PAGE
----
We’ve been following a list of the 50 most influential physicians in history compiled by a medical magazine and have reached number 32 with Dr. Elizabeth Blackwell.
A lot has been written about her, I suppose mostly due to the fact that she was the first woman to earn a medical degree in the United States. No small feat; but, it’s difficult to describe how to call it: serendipity? Chance? Accidental? Stubbornness? Tenacity? Luck?
Elizabeth’s upbringing taught her the “possibilities” of life and gave her a taste for something more than a merely “adequate” life. Her situation also gave her the “will” to demand that it happen.
Elizabeth Blackwell (1821—1910) – #32
Anything But Accidental, First U.S. Woman MD
Elizabeth Blackwell was born in Bristol, England in 1821, to Hannah Lane and Samuel Blackwell, a well-to-do sugar refiner; therefore, she was raised in a setting of privilege with a governess and multiple private tutors to supplement her intellectual development. And thus she grew up rather socially isolated from all but her family.
Early Life and Education of Elizabeth Blackwell
For financial reasons, as well as because her father was determined to go over to America abolish slavery, in 1832 the family moved to New York—she was eleven. Her father died in 1938 but his children continued their life of privilege and campaigned for women’s rights and the anti-slavery movement.
She studied history and metaphysics and claimed that she was “abhorred by everything connected with the body [especially] medical books.” She went into teaching, a field “more suitable for a woman” and was doing that when a friend dying of cancer told her that she would have been “spared her worst suffering if only her doctor had been a woman.”
From then on she changed her mind and decided to study medicine. She didn’t know how to go about it but when told that she hadn’t yet prepared academically for it, that it was expensive and that such education wasn’t available to women, she got her back up and decided that nobody was going to tell her she couldn’t (least of all men) and “no one was going to stop me.”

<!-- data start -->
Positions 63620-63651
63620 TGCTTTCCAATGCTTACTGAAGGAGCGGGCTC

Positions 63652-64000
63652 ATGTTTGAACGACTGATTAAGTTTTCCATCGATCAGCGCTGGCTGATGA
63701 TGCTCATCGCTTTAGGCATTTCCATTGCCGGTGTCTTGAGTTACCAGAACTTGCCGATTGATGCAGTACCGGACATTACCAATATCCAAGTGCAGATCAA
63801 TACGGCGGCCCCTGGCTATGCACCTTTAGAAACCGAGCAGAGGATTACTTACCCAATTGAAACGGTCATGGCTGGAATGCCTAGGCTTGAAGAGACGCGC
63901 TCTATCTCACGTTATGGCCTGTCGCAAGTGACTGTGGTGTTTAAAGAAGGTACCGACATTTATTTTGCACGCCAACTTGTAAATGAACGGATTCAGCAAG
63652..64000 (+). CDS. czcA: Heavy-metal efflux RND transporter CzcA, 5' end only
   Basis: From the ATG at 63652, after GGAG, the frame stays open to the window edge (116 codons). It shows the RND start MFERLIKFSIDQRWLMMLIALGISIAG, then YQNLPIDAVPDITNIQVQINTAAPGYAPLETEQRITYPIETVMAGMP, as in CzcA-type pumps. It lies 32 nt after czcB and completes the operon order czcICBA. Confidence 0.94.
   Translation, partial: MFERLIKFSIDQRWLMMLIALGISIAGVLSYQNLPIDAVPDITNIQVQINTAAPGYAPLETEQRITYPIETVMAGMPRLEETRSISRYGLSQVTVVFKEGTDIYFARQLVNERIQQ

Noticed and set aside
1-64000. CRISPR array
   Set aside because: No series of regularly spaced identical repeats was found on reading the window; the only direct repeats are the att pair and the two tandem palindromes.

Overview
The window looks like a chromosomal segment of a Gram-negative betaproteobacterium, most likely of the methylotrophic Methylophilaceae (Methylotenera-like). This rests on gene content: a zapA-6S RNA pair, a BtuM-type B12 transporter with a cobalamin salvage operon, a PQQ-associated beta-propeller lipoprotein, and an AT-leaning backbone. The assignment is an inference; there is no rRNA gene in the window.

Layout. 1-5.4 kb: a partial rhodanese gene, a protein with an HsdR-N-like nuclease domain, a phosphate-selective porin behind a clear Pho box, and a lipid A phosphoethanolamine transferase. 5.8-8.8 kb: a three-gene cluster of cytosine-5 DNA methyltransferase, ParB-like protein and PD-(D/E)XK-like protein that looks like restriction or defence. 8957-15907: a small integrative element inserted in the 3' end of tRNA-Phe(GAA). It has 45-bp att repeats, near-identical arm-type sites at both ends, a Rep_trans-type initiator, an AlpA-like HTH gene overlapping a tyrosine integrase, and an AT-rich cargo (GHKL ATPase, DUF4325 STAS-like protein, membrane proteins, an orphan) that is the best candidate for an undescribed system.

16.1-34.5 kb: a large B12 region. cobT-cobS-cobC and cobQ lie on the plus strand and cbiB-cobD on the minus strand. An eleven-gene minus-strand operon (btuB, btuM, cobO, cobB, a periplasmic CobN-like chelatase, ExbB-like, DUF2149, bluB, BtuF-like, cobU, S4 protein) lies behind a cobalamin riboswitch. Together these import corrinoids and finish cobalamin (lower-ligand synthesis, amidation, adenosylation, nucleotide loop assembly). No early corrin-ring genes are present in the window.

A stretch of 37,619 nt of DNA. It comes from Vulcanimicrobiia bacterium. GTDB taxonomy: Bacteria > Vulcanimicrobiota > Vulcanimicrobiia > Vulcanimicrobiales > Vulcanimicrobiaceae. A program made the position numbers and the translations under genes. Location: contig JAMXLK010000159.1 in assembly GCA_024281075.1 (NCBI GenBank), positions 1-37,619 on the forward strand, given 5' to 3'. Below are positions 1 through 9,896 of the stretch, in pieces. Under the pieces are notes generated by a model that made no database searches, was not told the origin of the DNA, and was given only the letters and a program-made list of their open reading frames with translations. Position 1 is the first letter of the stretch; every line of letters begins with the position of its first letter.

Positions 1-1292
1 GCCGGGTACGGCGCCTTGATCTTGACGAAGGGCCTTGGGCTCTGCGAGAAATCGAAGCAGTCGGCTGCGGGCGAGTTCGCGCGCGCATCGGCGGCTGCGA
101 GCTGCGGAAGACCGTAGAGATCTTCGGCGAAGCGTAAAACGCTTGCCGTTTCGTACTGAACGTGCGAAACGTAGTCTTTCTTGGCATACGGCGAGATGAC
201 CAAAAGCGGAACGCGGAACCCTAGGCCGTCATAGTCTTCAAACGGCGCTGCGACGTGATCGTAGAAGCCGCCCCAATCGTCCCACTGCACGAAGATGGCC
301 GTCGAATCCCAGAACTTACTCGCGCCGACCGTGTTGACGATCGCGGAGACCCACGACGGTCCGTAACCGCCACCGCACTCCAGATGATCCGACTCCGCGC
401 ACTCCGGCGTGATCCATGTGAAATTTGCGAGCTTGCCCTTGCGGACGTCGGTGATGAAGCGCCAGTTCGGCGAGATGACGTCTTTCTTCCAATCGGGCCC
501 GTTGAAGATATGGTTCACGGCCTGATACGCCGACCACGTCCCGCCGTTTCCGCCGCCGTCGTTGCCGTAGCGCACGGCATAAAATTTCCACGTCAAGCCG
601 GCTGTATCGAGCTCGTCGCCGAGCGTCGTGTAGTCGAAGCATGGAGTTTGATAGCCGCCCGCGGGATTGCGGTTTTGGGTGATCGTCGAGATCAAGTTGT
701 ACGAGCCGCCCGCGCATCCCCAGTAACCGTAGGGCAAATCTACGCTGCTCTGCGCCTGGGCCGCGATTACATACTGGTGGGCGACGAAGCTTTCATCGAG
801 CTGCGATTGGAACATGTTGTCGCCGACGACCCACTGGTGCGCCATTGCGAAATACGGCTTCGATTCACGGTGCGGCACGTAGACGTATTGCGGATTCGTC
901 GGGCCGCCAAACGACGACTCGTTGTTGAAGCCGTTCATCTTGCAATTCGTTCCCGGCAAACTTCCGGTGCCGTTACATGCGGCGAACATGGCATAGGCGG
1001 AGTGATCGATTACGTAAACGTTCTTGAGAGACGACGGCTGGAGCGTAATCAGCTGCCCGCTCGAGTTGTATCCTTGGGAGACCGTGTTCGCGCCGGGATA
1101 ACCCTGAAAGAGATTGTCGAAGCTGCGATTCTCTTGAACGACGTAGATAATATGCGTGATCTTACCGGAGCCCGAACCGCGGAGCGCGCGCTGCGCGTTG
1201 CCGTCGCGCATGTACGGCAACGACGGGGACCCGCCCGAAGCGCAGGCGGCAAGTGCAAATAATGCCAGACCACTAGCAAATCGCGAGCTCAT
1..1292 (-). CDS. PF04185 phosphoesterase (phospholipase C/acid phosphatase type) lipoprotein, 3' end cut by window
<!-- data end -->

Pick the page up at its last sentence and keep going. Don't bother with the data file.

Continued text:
She “convinced” two physician friends to let her “read medicine” with them for a year in their office and applied to ALL the medical schools in New York and Philadelphia as well as 12 more in the northeast states.
She was turned down by all of them. Except that the Geneva Medical College in western New York State decided they would “show her” by saying that they would “put it to a vote” of the student body; who they knew very well would vote no. However, literally as a joke, enough voted “yes” that she “accidentally” gained admittance over clear reluctance of most students and faculty.
That was in 1847 before medical education had really gained a foundation and two years later (1849) she became the first woman with an M.D. degree from an American medical school. She then promptly went to work in clinics in London and Paris for two years.
Studying midwifery in France she contracted “purulent opthalmia” from a young patient and lost sight in one eye before she returned to New York in 1851.
Once back in the U.S. her arrogant manner and temper were off-putting to most of her peers so she was refused several positions she applied for; but, she did eventually open her own small clinic with a friend, Dr Marie Zakrzewska, and her sister Emily who had by then become the third woman in the US to get a medical degree.